Periodontal disease is associated with adverse pregnancy outcomes, including preterm birth, low birthweight, and pre-eclampsia. Guidance from practitioners that provide care during pregnancy and delivery should include knowledge of the association between periodontal health and adverse pregnancy outcomes. In a study published in March 2020 in the International Journal of Environmental Research and Public Health the authors aimed to “evaluate the knowledge, attitudes and practice behavior of Australian midwives regarding the periodontal health of pregnant women to inform interprofessional antenatal care.” 1
Women are at an increased risk of developing periodontal disease and dental caries during pregnancy. This is associated with hormonal changes as well as increased level of systemic inflammation. Though previous studies have shown that obstetricians and gynecologists are aware of the association between oral health and adverse pregnancy outcomes, pregnant women are not referred to dentists for routine dental care as needed.
Though most pregnant women will access care from a midwife or OB/GYN, many will not seek routine dental care. Having trained and educated midwives that can promote oral health and the importance of dental care during pregnancy would be a benefit for patients. Ignoring the association and importance of dental care during pregnancy is a missed opportunity by the midwife to ensure the best outcome for the mother and baby.
Midwives included in this study were primarily female and on average 43 years old. This meets the national average of midwives in Australia as 99% are female and the average age is 44. The midwives in this study understood basic signs of periodontal disease but were not clear on the definition and etiology of the disease. Nor did they understand the difference between periodontal disease and dental caries.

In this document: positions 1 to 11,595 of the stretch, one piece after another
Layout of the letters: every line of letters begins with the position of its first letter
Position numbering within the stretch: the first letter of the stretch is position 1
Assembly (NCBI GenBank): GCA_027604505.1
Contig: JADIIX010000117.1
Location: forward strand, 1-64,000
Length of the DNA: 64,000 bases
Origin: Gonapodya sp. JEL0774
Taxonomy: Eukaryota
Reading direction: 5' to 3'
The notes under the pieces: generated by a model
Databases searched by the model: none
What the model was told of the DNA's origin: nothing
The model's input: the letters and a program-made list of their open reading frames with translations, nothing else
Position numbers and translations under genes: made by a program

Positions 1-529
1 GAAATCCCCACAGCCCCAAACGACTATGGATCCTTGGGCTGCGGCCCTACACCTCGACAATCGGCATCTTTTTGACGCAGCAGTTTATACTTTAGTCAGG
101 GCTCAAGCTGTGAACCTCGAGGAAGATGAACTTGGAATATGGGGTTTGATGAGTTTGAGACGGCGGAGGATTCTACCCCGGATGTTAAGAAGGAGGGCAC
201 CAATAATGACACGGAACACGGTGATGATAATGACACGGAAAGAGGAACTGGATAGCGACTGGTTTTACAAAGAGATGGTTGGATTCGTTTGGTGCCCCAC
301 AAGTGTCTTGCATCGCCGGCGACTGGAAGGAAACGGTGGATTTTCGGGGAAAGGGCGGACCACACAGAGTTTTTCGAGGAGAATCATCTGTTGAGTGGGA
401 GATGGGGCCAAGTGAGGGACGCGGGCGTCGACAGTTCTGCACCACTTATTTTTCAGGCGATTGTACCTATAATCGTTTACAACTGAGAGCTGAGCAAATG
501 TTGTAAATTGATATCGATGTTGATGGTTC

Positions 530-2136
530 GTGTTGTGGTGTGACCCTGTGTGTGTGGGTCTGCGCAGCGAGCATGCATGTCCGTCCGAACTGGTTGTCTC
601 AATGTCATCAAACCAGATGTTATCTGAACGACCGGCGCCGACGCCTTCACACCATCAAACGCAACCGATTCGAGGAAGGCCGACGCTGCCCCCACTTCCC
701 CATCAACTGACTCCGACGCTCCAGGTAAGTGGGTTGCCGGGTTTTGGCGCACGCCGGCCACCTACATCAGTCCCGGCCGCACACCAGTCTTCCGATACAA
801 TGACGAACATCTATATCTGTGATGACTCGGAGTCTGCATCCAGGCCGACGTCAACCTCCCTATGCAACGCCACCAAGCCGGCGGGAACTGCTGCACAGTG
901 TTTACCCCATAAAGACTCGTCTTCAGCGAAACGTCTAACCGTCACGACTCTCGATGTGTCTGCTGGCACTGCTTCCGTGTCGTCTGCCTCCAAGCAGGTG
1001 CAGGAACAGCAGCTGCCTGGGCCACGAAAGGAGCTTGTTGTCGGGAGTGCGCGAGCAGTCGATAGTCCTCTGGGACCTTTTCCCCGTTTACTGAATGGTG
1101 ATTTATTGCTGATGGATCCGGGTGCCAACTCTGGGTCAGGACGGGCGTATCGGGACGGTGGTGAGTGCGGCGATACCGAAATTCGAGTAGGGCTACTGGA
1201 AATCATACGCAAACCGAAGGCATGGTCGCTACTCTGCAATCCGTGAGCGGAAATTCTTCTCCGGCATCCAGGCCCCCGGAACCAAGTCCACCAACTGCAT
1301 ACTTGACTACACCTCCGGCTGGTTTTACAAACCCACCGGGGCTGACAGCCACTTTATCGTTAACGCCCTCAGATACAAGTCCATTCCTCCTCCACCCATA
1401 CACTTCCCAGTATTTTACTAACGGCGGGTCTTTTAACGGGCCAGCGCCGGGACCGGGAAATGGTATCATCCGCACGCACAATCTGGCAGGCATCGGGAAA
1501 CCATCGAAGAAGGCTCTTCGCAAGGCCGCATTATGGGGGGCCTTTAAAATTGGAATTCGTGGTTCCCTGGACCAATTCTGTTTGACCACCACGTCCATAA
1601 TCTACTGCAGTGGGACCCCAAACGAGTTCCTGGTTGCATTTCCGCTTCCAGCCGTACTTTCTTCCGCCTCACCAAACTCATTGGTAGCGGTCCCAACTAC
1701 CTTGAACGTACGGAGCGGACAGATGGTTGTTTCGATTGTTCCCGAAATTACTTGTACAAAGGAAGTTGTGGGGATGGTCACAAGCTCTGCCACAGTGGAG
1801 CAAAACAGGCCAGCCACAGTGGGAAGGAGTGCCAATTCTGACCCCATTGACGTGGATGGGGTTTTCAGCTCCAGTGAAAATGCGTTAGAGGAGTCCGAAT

The results showed 63% understood that periodontal disease is an inflammatory bacterial infection, however 31.8% incorrectly defined periodontal disease as a degenerative disease. Additionally, 28.9% identified gingival bleeding and 21.6% identified tooth mobility as clinical signs of periodontal disease, while 16% misidentified dental caries as a clinical sign of periodontal disease.
Unfortunately, 24.2% of midwives in this study felt that inquiring about their patient’s oral health was “beyond the routine practice of midwife.” Additionally, 21% of the midwives in this study never referred their patients for a dental consult. Barriers that were postulated included unclear referral pathways, the midwife’s knowledge of oral health, and lack of time during appointments. However, overall, the midwives in this study presented a positive attitude towards the importance of oral health as it applies to reducing risks of adverse pregnancy outcomes.
The authors conclude by stating, “The findings of this study show that further development of the Australian midwifery curricula is needed to support midwives in developing basic competencies to understand the fundamental signs and causes of oral disease, provide basic oral health information, and refer patients for further dental care. Midwives can play a key role in educating pregnant patients about oral health and connecting these patients at risk of gum disease with access to needed dental care. Interprofessional collaboration is critical for achieving optimal oral health and improving pregnancy outcomes.”
Does this study highlight the importance of interprofessional collaboration? Would you be willing to work with other healthcare professionals to improve dental care, especially for pregnant women? What suggestions do you have to achieve more interprofessional collaboration?
- Nguyen JG, Nanayakkara S, Holden ACL. Knowledge, Attitudes and Practice Behaviour of Midwives Concerning Periodontal Health of Pregnant Patients. Int J Environ Res Public Health. 2020;17(7):2246. Published 2020 Mar 27. doi:10.3390/ijerph17072246
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